Saturday, January 10, 2009
Say what you will about the Glebe Market, but they were open on Christmas day. I know that there are people in my readership who do not like the store, disliking especially the men who stand outside. But God bless owner Sam Chon for having the store open when I needed vegetable oil! (It’s not Christmas at the Thurston house without fried bread dough, and I did not realize that I had finally run through the two jugs of oil I bought at Costco about two years ago.)
No one else was open, and I did not even try Glebe Market at first, figuring surely they would be closed. I was happily mistaken.
I wish the same could be said for customer service at the Buckingham Station Post Office. I was near the end of a line that stretched from counters to doors just before Christmas on a day when only two of the three windows at the counter were open. Station Post Master Harold Graves stepped from the back room to the front counters, asked if anyone needed only to stamp envelopes, and when no one raised a hand or stepped forward, he disappeared into the back room again.
I’ve been to other post offices during the Christmas rush when managers are out in the line of people helping them with insurance forms, or delivery notifications, or answering questions.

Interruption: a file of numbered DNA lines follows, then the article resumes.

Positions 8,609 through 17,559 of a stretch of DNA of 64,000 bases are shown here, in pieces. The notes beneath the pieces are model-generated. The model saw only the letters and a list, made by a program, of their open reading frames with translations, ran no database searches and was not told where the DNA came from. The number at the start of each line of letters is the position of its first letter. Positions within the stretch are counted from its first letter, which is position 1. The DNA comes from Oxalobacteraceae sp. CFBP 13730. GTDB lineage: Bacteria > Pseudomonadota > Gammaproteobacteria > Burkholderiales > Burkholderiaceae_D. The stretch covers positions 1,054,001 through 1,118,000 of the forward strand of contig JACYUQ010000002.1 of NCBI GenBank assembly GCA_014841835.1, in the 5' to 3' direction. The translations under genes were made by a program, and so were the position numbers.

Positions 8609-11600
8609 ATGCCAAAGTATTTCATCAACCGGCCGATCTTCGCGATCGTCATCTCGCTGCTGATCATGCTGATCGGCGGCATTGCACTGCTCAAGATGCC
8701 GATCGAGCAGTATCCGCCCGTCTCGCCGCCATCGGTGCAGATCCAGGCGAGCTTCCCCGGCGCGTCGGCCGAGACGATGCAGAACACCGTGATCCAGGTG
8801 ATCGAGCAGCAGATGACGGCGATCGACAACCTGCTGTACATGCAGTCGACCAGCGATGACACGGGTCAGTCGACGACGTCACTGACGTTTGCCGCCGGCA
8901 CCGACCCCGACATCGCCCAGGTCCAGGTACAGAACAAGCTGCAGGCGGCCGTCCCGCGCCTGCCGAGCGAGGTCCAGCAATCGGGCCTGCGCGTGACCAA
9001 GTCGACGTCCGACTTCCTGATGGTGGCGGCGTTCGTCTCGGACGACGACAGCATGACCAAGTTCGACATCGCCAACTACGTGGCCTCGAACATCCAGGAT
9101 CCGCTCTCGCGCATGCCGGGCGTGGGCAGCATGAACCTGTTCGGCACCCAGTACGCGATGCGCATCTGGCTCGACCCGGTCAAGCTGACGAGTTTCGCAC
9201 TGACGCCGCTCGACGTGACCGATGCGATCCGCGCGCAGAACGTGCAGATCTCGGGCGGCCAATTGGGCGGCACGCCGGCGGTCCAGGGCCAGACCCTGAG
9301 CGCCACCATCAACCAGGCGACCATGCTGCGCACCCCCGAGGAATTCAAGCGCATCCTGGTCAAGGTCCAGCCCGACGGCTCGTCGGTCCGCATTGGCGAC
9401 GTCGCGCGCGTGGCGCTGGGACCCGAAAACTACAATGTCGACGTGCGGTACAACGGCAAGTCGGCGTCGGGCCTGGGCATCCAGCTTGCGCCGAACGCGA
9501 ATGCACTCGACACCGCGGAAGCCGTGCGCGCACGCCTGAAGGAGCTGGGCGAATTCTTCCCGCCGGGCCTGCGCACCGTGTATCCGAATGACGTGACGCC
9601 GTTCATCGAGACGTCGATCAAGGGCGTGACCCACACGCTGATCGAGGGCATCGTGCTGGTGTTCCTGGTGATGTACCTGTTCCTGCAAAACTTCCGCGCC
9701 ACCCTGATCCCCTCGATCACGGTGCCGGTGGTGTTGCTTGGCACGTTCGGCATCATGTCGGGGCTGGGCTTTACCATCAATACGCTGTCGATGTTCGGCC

I can guess that the holidays is a bad time to be in the postal business. It must be exhausting, with long hours and snippy people. Still, it could have been handled better.
While I’m on it, where’s the stamp vending machine in the post office?
All this at a time when NPR tells us the postal service is losing money.
For the first time, you'll find a guest column below. The writer is a former worker at the Commonwealth Center for Children and Adolescents which might be shuttered in the economic downturn. It's an interesting piece, if more statewide than Buckingham-centric. More news next week.
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